Why is the requirement for Diesel Filter Blocking Tendency changing?
In 2002, the regulations set down two internationally approved methods for testing diesel filter blocking tendency, and set a 2.5 maximum limit. However, given some uncertainty at the time around the performance of the test methods available and the chosen limit, this maximum limit was described in the regulations as ‘indicative for monitoring purposes’, meaning that oil supply companies did not have to strictly comply with the limit. Instead, oil supply companies had to meet a broader test that diesel ‘must be of acceptable filterability so that it is fit for common purposes’. This type of standard is common in consumer protection legislation. The regulations also included a requirement that the specification be reviewed by the end of 2006.
Since 2002, the oil supply companies have applied the diesel filter blocking tendency test methods and have researched other test methods, with the result that fuel of acceptable filterability has been supplied to New Zealand diesel users. Industry experience with the test indicates that the test methods listed in the regulations are the most suitable tests available.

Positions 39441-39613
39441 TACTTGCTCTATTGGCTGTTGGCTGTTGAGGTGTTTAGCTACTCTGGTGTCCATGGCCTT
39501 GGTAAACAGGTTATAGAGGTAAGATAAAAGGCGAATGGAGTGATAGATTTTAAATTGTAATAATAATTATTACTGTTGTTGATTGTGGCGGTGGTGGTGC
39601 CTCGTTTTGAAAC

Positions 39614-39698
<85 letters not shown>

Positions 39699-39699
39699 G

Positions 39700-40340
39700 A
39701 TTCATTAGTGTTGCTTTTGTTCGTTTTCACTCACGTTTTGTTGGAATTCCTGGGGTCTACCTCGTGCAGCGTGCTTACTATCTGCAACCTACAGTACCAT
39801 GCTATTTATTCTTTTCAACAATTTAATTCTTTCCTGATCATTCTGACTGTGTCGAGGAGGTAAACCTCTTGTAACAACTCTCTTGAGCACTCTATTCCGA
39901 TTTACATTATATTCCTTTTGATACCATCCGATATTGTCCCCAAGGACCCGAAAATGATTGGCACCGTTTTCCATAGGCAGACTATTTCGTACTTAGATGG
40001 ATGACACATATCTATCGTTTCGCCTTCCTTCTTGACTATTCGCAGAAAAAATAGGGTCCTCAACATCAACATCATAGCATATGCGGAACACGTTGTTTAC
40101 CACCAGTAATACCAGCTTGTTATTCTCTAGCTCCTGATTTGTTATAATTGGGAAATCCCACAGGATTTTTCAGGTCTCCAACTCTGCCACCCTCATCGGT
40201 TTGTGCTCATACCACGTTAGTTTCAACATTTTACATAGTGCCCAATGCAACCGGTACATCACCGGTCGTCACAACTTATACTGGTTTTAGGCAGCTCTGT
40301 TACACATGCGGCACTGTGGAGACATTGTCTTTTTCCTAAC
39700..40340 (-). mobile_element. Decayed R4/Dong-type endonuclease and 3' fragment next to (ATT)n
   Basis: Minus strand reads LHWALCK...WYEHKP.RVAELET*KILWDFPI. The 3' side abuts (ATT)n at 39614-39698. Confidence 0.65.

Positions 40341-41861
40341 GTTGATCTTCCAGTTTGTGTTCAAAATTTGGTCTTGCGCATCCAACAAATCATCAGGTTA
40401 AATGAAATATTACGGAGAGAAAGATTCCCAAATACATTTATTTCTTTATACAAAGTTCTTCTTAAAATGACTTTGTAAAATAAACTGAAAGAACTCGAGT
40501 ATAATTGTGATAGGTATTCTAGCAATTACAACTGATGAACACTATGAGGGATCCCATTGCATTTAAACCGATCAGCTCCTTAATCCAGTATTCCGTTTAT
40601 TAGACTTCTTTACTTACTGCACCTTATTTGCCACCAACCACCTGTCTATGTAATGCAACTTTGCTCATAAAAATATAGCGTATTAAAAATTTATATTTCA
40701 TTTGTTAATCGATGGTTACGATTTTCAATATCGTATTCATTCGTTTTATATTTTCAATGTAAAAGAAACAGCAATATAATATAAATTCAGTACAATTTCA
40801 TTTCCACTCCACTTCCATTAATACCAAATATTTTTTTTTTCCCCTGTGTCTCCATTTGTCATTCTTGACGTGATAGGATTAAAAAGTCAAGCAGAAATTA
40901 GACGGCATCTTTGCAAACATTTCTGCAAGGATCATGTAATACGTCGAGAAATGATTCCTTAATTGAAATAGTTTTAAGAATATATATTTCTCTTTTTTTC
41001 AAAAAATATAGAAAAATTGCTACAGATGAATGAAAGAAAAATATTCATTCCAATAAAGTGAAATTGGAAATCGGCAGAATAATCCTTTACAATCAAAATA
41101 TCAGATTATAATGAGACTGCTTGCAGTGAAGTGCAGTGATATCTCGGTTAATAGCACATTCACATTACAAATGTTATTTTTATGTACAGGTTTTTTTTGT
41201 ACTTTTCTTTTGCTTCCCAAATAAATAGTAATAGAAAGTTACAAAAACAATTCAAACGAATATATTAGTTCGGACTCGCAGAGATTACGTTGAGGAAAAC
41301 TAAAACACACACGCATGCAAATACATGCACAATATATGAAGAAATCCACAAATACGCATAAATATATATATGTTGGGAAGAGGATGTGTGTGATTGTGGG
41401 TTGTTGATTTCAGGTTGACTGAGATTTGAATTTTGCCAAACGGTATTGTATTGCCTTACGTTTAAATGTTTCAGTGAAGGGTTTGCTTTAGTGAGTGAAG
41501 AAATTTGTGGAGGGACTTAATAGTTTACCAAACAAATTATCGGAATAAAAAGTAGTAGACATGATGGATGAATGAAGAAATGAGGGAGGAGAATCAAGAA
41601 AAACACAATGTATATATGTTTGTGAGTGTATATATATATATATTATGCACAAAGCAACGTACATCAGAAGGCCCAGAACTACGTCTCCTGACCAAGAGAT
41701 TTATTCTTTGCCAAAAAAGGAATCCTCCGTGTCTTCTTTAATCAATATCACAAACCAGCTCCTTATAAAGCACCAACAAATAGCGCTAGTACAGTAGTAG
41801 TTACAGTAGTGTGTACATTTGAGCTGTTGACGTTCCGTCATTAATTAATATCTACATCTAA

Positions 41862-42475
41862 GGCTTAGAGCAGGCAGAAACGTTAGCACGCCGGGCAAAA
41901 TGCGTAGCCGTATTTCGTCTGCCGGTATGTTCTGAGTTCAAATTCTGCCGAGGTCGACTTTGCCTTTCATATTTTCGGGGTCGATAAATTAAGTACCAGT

Following the review this year, the “indicative” numerical limit of 2.5 maximum can now be confirmed as a suitable safeguard for vehicles and allows for flexibility in supplying diesel.
The Government proposes retaining the diesel filter blocking tendency specification as a regulatory requirement. This necessitates the removal of the ‘indicative for monitoring purposes’ term. This means that the diesel delivered to retail customers will have to comply with the 2.5 maximum and the requirement to be of ‘acceptable filterability so that it is fit for common purposes’.
Why is the manganese limit for petrol staying the same until 2010?
The review of the petrol manganese limits in the regulations has been postponed until 2010. It is expected that by 2010, other international reviews will provide sufficient information on the vehicle and health impacts of manganese in petrol. This information can be used to inform the New Zealand review.
Until then, the present petrol manganese limit of 2.0 mg/l maximum in the regulations will continue to apply to both Premium and Regular petrol.